Released: September 2017
Equipment: Waldorf Blofeld synthesizer, Korg Volca synthesizers
After completing Stavro I continued in the same vein, producing new tracks on a fairly regular basis. Rather than concentrate on a specific theme or spend hours polishing & refining each track I decided that 30 minutes was a good length for an album and once that threshold had been reached I'd package them up and release a new collection. I'd become fairly prolific with my rediscovered hobby by this point and I was keen to keep it flowing. A couple of months after Stavro was released I had enough material for a follow-up.
I'd intended to incorporate the Blofeld into my existing setup once I'd gotten to grips with it but this turned out to be the exception rather than the rule. I was really enjoying the dynamic flexibility that the arpeggiator gave me and the shortcomings of the Korg Volcas were becoming more apparent when contrasted with the depth of the new synthesizer. I used selected Volcas on a couple of tracks but most remained Blofeld-only.
Digibo continued in the arpeggiator-led style with a bouncy central theme & bassline framed with lush accompaniment. The name comes from the Bo Diddley rhythm in the arpeggiator.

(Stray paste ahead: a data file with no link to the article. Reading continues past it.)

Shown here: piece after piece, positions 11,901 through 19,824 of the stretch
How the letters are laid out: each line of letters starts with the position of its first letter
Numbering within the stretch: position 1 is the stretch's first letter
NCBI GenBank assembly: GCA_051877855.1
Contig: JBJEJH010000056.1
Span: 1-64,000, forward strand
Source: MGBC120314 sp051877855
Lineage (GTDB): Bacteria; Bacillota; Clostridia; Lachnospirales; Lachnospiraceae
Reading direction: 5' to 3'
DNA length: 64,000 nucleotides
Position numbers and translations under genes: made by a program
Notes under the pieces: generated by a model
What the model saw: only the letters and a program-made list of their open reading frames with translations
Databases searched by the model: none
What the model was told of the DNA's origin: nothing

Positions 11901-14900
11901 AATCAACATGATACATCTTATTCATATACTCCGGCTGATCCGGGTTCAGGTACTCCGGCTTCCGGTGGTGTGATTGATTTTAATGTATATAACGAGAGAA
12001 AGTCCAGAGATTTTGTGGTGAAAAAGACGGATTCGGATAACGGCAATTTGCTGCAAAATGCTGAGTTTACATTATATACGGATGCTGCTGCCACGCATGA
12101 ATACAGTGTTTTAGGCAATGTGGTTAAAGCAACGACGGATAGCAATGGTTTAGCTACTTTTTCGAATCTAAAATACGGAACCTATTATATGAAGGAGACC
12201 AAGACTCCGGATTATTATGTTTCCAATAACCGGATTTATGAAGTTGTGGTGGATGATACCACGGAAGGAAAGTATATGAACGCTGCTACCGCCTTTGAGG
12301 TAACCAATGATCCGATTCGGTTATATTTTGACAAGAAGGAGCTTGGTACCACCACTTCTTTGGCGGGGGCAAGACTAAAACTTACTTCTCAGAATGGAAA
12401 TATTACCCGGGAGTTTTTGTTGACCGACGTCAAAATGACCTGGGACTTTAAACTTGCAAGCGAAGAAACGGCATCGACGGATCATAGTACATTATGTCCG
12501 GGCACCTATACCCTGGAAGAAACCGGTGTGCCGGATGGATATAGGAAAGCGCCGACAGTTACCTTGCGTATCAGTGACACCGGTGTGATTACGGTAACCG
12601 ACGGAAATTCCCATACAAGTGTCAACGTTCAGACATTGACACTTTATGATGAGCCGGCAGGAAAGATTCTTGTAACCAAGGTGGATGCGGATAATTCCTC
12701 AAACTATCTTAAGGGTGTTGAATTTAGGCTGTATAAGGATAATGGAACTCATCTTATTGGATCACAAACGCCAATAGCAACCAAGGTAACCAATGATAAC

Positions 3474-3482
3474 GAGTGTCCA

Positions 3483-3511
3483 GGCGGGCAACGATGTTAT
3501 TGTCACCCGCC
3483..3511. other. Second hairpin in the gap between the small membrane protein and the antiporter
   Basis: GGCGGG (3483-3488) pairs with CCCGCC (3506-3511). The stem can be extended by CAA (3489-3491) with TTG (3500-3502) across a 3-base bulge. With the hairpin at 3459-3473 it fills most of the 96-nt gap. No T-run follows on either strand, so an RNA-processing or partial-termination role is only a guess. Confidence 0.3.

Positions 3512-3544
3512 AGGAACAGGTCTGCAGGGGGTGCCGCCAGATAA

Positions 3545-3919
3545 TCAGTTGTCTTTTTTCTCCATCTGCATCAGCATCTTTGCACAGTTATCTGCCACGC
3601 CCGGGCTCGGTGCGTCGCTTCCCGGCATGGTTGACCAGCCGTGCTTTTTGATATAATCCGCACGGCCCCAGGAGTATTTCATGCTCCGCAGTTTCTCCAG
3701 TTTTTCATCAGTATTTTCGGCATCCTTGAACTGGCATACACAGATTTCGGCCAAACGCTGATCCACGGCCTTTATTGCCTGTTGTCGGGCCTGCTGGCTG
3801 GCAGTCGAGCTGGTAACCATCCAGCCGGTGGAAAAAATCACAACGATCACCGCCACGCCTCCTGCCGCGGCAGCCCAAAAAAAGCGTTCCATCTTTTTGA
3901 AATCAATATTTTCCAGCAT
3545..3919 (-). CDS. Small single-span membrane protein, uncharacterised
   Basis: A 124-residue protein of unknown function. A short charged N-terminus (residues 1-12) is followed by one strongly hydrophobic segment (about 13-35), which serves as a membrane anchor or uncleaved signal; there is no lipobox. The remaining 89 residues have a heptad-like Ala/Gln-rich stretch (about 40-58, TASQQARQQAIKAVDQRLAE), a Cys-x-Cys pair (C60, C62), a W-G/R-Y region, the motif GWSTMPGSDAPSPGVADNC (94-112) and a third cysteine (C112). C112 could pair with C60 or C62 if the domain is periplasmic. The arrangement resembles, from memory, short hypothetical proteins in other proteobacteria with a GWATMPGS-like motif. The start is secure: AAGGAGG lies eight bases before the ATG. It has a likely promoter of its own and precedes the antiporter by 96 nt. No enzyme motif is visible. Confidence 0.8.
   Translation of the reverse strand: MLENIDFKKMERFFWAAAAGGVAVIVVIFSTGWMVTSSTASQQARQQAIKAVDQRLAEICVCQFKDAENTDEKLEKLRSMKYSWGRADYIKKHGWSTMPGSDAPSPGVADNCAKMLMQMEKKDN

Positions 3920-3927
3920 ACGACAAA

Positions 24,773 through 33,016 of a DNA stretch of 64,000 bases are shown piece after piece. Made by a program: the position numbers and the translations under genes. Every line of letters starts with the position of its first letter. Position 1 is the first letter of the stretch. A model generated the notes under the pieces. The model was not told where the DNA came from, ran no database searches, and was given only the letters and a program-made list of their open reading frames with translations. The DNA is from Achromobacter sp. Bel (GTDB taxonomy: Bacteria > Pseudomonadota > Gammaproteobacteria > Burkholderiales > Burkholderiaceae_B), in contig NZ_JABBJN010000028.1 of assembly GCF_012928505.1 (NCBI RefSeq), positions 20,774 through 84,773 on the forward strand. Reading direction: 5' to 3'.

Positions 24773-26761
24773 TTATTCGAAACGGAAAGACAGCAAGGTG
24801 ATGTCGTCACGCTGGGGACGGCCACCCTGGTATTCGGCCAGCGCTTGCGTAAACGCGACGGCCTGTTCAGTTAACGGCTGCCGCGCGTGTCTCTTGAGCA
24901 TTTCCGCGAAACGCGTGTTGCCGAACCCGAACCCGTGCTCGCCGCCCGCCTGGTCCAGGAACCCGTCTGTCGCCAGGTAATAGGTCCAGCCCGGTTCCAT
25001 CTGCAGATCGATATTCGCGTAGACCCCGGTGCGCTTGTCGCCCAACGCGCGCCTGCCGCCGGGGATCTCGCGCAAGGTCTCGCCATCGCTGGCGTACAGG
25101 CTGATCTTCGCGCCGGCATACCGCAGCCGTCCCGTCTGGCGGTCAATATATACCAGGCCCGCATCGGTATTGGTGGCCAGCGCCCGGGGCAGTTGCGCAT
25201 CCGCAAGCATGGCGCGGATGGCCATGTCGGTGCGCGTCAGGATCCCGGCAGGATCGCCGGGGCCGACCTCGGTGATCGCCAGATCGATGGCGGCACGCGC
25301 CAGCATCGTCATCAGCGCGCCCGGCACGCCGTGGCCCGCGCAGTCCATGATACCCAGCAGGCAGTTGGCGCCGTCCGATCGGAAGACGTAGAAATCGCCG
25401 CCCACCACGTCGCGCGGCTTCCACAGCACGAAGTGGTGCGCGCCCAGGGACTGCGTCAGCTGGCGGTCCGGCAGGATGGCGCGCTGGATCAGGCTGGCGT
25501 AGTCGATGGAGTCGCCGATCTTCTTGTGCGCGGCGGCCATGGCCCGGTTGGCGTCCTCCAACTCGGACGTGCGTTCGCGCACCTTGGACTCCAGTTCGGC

Lonely Street was my first attempt to incorporate the Volcas, using the Sample (for the drums) and Bass units. The end result was nicely sparse & simple. The bass line was inspired by a cover version of Heartbreak Hotel, hence the name.
Backwash is another of my favourites. The drifting, almost directionless feel of the chords & repeated melody are underpinned by the 'heartbeat' of the pulse pattern. The middle eight brings in a sense of movement but this is dissipated away as we return to the main theme. There's an overall feeling of acceptance with a tinge of melancholy, themes that recur regularly in my work.
Cacheflow leans heavily into a robotic, almost randomised central pattern with a stately chord progression over the top.
Kicking in was inspired by the onset of an altered state, the feeling of having committed to a process that you cannot back out of. Another example of a steady, central pattern with other elements drifting & swirling around it. Once again I used the Volcas, for percussion and the simple sequencer.
Nerve runner used a percussive 'bleepy' arpeggiator at its core with gradual rising tension through each verse. The name comes from The Jesus Incident by Frank Herbert but doesn't really relate to the novel, I just liked the sound of it.